How to raise environmentally aware kids — start by making your own changes

Kids pick up garbage during International Coastal Cleanup Day at Virginia Key Beach Park.
Kids pick up garbage during International Coastal Cleanup Day at Virginia Key Beach Park. Miami Herald file photo, 2017

Climate change is in the news, as are the young crusaders protesting for increased environmental awareness. If you aren’t helping or teaching your child to “go green,” now’s the time, though don’t be surprised if your kids know more than you do. The topic of sustainability starts, in many cases, in preschool. Here’s some ways to emphasize its importance:

Recycle. No doubt you have a recycle bin for newspapers and glass/plastic as most communities now mandate it. Involve your kids in the process by having them help sort (and rinse) items, then place them in the correct bins.

Compost. The apple core and egg shells you just had for breakfast and/or lunch are not trash. Instead, save them for a compost bin and talk about how composting adds to soil for a future veggie or flower garden. Your kids will be astonished at what can be done with kitchen waste.

Conserve water. Many parts of the world don’t have clean drinking water. Discuss with your kids the valuable resource of water and enforce the importance of conserving it, everything from shorter showers to turning off the faucet while brushing teeth.

Flip the switch. Turn off lights when you leave a room, power down computers, and shut off the TV when no one’s watching. Small changes can make a big difference in conserving energy.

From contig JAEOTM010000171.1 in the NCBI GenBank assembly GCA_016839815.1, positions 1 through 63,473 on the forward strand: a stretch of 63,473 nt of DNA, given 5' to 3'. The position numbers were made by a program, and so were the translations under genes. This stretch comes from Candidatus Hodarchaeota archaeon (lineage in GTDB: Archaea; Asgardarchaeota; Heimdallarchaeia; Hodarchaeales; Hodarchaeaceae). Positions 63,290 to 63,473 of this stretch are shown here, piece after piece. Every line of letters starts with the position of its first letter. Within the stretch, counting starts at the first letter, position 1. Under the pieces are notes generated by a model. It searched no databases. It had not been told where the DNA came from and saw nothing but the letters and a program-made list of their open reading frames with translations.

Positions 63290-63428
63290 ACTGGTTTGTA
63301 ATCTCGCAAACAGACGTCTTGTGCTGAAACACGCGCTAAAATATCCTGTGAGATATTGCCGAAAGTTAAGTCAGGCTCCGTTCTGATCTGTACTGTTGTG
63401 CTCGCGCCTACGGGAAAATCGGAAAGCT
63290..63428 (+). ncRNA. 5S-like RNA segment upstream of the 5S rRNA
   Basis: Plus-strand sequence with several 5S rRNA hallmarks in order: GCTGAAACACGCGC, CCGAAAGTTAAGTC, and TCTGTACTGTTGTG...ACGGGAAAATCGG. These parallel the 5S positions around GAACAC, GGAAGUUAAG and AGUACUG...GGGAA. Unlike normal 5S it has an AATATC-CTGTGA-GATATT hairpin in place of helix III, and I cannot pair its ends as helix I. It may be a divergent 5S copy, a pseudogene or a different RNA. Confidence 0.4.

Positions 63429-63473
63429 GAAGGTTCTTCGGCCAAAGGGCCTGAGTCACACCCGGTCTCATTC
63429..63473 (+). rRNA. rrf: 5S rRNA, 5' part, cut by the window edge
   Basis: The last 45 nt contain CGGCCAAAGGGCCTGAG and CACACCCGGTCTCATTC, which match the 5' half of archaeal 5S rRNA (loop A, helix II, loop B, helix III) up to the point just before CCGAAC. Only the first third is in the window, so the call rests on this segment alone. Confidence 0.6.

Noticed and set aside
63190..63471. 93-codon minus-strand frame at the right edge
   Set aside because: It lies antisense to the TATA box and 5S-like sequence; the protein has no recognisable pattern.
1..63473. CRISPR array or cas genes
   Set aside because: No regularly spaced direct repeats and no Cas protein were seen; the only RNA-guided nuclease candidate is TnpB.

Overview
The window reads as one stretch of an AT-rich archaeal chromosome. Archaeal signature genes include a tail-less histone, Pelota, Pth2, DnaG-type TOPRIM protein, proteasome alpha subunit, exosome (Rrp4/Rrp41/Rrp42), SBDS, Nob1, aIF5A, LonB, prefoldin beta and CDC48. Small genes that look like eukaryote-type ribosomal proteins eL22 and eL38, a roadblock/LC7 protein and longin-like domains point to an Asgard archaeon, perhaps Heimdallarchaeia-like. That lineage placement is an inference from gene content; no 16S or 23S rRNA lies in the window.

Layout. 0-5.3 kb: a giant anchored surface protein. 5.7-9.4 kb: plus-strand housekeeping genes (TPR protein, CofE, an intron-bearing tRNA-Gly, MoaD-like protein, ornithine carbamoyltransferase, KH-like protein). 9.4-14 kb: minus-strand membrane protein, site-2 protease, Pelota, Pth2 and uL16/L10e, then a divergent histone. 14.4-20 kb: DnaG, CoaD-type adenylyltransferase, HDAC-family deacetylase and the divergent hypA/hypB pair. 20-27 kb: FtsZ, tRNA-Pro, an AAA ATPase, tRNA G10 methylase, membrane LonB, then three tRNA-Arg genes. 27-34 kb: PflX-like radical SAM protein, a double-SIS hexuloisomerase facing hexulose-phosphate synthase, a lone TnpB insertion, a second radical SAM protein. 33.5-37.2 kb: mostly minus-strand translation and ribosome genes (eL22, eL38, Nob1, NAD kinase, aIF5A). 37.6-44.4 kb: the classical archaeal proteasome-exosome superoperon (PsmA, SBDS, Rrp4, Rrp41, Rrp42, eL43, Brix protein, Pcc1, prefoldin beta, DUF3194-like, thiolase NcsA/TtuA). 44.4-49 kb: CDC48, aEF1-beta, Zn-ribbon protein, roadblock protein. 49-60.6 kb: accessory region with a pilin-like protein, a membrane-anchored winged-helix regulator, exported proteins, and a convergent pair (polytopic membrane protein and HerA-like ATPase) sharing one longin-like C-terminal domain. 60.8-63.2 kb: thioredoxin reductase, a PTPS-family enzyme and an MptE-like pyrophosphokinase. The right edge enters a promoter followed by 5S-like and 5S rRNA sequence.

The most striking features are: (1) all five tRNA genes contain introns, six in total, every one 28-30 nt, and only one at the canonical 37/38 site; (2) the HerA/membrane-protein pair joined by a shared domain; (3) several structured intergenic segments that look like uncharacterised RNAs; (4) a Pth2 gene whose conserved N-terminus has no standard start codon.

Hoof it. Encourage kids to ride a bike or walk to school (as long as it’s safe and they are old enough for the responsibility) or use public transportation. If a car is a “must,” try carpooling to conserve energy.

Shop at thrift stores/clothing apps. Look for secondhand treasures. You can often find books, clothing and toys that are practically new at a fraction of the original cost. With a veritable mall of online apps for used clothes and shoes, you can also score amazing products in the online world.

Set an example. Use cloth instead of paper, glass containers rather than plastic, lunch boxes instead of paper bags. Your kids will follow your example.

Lend a hand. Many communities sponsor green activities you can do as a family like cleaning a local park, playground or beach.

Children’s Trust Senior Program Manager Bevone Ritchie, M.S. in guidance and counseling, oversees a wide range of parenting programs across the county. For more information, visit thechildrenstrust.org.